Renowned Islamic scholar Tariq Ramadan has been cleared of rape and sexual coercion charges after a Swiss court found no evidence against the former Oxford University professor.
The plaintiff’s lawyer, soon after the verdict on Wednesday, said they will appeal the Geneva Criminal Court ruling.
The academic was also awarded about 151,000 Swiss francs ($167,000) in damages from the Swiss canton of Geneva.
After the verdict was read in the court, the 60-year-old Swiss preacher smiled and was hugged by one of his daughters.
His 57-year-old Swiss accuser, identified under the assumed name of “Brigitte”, left the courtroom before the end of the verdict. The woman had accused Ramadan of raping her in a Geneva hotel in 2008.
Prosecutors had last week called for a three-year jail sentence for Ramadan. The case was the first time he had been tried for rape, although he risks facing a trial in France on charges of sexual assault.
The lawyer representing Brigitte, a convert to Islam, said she was repeatedly raped and subjected to “torture and barbarism”.
Ramadan, a prominent figure in European Islam, rejected the charges, insisting there was no sexual activity between him and Brigitte, and saying he was the victim of a “trap”.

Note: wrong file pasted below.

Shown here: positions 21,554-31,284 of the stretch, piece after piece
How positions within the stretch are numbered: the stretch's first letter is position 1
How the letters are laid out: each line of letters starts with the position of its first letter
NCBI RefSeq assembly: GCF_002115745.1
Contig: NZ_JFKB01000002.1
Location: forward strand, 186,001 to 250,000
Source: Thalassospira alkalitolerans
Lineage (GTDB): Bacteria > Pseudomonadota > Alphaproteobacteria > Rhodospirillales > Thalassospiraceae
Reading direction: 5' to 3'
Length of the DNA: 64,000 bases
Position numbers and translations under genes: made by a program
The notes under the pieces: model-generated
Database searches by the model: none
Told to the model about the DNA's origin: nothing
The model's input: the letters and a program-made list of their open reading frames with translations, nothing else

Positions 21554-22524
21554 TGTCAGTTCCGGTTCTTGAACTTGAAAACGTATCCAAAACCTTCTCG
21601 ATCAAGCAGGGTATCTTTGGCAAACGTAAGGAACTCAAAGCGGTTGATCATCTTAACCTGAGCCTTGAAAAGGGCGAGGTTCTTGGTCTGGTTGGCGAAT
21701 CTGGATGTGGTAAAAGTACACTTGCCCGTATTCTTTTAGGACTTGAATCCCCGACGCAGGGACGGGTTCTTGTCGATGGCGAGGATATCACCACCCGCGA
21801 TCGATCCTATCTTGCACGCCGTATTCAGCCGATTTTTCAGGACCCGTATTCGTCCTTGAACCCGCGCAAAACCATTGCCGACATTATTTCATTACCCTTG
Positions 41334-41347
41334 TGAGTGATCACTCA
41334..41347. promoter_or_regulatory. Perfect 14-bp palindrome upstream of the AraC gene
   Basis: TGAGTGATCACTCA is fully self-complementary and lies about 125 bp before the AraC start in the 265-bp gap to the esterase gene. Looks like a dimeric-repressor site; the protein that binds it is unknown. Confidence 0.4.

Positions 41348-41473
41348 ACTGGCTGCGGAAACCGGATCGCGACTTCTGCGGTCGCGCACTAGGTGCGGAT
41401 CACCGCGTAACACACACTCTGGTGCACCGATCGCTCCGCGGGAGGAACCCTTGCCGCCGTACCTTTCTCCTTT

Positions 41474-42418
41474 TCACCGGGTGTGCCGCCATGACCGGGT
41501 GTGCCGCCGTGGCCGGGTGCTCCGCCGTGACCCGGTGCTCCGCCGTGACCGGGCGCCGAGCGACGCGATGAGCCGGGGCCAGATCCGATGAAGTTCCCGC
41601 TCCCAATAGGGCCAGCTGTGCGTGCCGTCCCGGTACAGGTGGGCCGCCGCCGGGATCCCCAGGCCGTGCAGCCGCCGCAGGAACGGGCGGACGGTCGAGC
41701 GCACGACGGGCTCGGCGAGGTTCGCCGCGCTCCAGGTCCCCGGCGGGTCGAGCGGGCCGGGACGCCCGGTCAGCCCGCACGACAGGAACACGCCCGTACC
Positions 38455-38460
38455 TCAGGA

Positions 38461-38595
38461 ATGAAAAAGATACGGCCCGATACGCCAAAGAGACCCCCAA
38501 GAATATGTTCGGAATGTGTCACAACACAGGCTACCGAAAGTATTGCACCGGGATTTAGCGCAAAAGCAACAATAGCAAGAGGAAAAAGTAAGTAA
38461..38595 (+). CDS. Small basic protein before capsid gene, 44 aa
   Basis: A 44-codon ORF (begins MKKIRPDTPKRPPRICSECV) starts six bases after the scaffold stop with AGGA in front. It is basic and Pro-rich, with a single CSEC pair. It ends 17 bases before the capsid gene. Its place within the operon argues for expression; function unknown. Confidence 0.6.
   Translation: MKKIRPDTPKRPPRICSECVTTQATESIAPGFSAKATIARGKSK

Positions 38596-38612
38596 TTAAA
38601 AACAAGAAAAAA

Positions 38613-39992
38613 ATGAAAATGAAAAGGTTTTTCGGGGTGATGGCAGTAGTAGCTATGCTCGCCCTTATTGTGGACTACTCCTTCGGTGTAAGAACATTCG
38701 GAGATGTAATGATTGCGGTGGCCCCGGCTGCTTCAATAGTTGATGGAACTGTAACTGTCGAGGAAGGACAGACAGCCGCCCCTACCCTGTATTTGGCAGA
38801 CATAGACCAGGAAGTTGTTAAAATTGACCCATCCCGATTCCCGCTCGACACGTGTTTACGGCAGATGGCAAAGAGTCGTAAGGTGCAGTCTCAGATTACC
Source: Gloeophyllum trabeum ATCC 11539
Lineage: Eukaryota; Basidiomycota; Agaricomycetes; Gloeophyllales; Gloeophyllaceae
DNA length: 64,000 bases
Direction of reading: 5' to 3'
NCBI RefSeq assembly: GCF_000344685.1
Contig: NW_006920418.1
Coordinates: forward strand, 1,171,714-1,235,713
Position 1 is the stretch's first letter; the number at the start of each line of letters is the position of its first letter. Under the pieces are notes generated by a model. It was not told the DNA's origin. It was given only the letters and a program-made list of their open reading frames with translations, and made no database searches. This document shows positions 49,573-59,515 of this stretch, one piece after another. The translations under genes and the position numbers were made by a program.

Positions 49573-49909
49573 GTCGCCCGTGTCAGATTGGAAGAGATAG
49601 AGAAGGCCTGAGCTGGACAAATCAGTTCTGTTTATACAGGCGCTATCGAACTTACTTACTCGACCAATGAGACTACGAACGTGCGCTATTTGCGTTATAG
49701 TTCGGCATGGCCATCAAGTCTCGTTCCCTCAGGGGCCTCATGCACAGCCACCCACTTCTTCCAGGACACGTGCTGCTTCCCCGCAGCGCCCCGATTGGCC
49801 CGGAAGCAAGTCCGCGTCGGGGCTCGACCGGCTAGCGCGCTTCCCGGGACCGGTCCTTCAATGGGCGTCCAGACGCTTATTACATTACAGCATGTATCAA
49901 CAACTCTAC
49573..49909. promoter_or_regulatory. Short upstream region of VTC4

Meanwhile, the defence insisted on Ramadan’s innocence and stressed there was no scientific evidence in the case. During his final statements in court last week, Ramadan asked not to be tried on his “real or supposed ideology” and urged the judges not to be “influenced by the media and political noise”.
Brigitte was in her early 40s at the time of the alleged assault in 2008. She filed a complaint 10 years later, telling the court she felt emboldened to come forward following similar complaints filed in France.
The Swiss-born scholar was arrested in 2018, months after several women came forward to accuse him of sexual assault in the wake of the #MeToo movement. He was granted bail in those cases after nearly 10 months in French detention.
His lawyers also accused Brigitte and the women who have brought charges against him in France of forging links to bring down the Islamic scholar, citing “Ramadanphobia”.
Ramadan has consistently denied all accusations. He is the grandson of Hassan al-Banna, the founder of Egypt’s Muslim Brotherhood.
A controversial figure in the West, Ramadan obtained a doctorate from the University of Geneva. He was a professor of contemporary Islamic studies at Oxford until November 2017 and held visiting roles at universities in Qatar and Morocco.
Ramadan was forced to take a leave of absence when rape allegations surfaced in France over suspected attacks between 2009 and 2016.